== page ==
Ratto: Sports on tap

Hasting Michael Jordan's return to the musty past

Ray Ratto
May 17, 2020 - 3:51 pm
Ratto: Sports on tap

Anne Ryan, USA TODAY

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With both Major League Baseball and the National Hockey League in a sudden rush to issue restart plans that are (a) complicated, (b) presumes facts like plentiful tests that are not yet in evidence and (c) borderline daft, there is still this much to be said for them.

At least it will have hasted Michael Jordan's return to the musty past.

The last few notes of The Last Dance will soon fade (unless you are reading this after Sunday's final two episodes, in which case they already have) and we can stop pretending that the entire nation was riveted by the Chicago Bulls in the '90s. I mean, the shows have averaged five million-plus viewers per installment, which means that 325 million people are giving it a miss. Harsh math, but true.

Also, Jordan has revealed himself to be an easily caricatured figure for future animations. He is a generation's idealized version of the essential athlete (which being surpassed by the memories of the next generation, as is always true), but he has red-rimmed eyes, a tumbler of tequila, a cigar as big as a child's femur and a willingness, even eagerness, to punch down in search of his own perfection. He is not, according to the show, a Washington Wizard or an owner of the Charlotte Hornets, but every autobiography gets to skip over the staggeringly dull and unheroic parts.

But it is Jordan's last act as a central figure to contemporary American sport, and it is finally done. We can return to the joys of weary executives and antsy athletes wondering when their jobs will resume — except of course in the NFL, in which four players managed to get arrested in the last week, suggesting that OTAs are in some cases most useful as parole offices.

The NHL plan, as reported by The Athletic's Pierre LeBrun, is to take the top 12 teams in each conference and either have some play-around games and then playoffs, or just playoffs. The Sharks won't be involved. Major League Baseball has a protocol document, but cannot yet show proof that everyone will adhere to it because, well, baseball. In other words, the paper says there will be no spitting, but there will be, because baseball players are particularly skilled at regarding themselves above and beyond mere rules, as any trash can will attest. And the NBA? Still working hard to look diligent and careful about its own 12-sided Rubik's cube of a plan.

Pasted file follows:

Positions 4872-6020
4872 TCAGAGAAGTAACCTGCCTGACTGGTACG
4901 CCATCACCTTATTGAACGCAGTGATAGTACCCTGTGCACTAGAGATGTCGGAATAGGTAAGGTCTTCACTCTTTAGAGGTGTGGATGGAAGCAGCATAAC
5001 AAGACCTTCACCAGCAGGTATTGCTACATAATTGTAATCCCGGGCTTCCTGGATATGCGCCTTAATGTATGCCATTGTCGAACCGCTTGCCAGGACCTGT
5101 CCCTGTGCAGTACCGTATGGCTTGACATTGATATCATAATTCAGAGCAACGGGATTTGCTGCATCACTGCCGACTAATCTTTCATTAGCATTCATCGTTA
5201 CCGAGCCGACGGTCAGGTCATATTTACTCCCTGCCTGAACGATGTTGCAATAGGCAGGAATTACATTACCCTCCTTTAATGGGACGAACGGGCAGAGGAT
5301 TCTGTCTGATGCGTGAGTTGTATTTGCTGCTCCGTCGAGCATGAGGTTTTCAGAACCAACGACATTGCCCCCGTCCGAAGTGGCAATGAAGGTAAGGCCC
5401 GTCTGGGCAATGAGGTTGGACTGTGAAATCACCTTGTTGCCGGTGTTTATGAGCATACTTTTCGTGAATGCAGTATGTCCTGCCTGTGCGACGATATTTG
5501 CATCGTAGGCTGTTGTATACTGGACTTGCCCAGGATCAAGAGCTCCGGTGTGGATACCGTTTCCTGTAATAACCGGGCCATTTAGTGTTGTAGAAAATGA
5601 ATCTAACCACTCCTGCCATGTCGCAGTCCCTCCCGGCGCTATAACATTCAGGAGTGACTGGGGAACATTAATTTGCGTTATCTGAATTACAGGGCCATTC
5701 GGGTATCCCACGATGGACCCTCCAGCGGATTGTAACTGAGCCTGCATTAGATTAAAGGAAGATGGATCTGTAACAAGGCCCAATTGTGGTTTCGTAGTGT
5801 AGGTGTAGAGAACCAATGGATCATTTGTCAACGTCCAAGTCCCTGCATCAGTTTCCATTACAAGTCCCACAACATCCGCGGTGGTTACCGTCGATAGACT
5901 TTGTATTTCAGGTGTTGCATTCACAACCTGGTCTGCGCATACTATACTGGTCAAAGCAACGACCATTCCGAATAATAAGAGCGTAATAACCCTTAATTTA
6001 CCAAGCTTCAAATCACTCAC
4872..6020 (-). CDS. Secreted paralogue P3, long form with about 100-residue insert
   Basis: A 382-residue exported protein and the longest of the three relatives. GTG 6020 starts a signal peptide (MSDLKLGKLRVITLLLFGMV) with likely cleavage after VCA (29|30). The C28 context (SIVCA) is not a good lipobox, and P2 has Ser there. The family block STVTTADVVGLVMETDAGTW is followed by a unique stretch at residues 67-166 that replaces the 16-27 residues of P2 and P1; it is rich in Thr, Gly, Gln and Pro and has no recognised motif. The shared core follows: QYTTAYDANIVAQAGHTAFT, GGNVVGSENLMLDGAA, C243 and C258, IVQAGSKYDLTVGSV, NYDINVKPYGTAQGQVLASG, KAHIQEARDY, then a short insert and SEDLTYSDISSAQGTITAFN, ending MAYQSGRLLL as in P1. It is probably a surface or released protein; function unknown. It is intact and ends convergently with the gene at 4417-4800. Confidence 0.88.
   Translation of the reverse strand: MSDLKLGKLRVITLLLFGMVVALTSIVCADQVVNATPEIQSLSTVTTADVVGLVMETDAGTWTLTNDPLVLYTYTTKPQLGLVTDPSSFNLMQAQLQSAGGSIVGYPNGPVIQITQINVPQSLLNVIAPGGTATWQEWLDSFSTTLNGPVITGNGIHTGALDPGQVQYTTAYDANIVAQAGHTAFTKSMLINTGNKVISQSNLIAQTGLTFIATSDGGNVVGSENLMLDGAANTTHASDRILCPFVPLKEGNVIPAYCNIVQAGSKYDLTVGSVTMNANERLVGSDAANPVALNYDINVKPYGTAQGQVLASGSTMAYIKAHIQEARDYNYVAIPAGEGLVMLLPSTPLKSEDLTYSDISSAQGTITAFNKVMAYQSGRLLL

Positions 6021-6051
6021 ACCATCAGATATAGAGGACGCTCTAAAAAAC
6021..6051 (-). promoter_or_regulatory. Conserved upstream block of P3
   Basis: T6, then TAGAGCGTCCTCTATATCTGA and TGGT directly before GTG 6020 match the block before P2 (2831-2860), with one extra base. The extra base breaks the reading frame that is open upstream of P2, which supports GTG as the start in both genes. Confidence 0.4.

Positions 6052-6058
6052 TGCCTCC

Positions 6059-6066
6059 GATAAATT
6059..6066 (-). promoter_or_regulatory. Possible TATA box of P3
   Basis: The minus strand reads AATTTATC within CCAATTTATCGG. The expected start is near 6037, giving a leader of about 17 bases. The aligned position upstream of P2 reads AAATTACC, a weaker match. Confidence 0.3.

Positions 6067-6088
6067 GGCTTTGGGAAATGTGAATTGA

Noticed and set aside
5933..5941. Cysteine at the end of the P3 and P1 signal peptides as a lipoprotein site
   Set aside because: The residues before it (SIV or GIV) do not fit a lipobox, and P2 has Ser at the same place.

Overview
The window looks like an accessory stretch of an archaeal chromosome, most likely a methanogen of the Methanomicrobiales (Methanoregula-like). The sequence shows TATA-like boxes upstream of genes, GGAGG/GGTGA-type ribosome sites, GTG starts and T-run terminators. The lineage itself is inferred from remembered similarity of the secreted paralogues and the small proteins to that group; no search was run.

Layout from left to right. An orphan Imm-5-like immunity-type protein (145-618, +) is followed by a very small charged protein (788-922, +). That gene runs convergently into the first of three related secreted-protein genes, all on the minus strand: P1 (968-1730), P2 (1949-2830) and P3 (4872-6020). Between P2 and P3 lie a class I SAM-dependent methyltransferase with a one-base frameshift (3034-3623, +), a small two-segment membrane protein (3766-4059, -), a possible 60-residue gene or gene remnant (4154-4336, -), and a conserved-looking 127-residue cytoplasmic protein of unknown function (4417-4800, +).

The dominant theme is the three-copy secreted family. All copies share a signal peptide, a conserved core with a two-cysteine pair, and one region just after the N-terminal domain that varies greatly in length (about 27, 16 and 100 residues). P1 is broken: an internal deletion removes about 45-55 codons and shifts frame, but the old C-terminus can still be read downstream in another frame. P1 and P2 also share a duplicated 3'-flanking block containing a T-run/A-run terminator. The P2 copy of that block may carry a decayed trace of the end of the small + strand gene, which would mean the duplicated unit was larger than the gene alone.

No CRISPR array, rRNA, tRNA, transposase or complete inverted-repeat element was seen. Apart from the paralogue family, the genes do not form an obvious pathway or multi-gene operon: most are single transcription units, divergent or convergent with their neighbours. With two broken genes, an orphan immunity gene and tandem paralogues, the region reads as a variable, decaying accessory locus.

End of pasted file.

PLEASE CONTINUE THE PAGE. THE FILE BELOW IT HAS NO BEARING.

Elsewhere, NASCAR got back after it at Darlington, which is the only way to announce a NASCAR event. Global soccer has either restarted (Germany), is about to (many other places, including the US), or never stopped (you stay you, Belarus). Korea has been playing baseball in an attempt to make the NC Dinos a household name across the globe, and Dana White has sped up his particular meatgrinder in hopes of getting either a Medal of Freedom or a tee time at a Trump golf course. Sports is trying to sneak back on tippytoe while not alerting regular folks to the fact it wants you take as given the idea that it is entitled to jump the line in a medical megacrisis.

And every now and then, they tell you why, like this leaked document obtained by Associated Press reporter Ron Blum (https://bit.ly/2AC91LK) about what each MLB team will lose this year with empty stadiums. For the link averse,m the document claims that each game will cost baseball $640,000, with the Giants and A's looking at combined losses of just over $300 million. As always, the work isn't completely shown because the books are never available, but the message is ever the same -- that billionaires losing millions is a disaster. Oh, and that they're doing all this hard work for the wallets . . . er, fans, because mean old Blake Snell hates you.

But never mind all that. Leagues are now in a hurry to get the engines churning again, if for no better reason than the fact that Michael Jordan has finally and forever run his course. And for a growing number of fans who count their only memories as historically relevant, Jordan will become just one more player who wasn't quite LeBron, just as LeBron will someday be replaced. It's the circle of life, only with facemasks.

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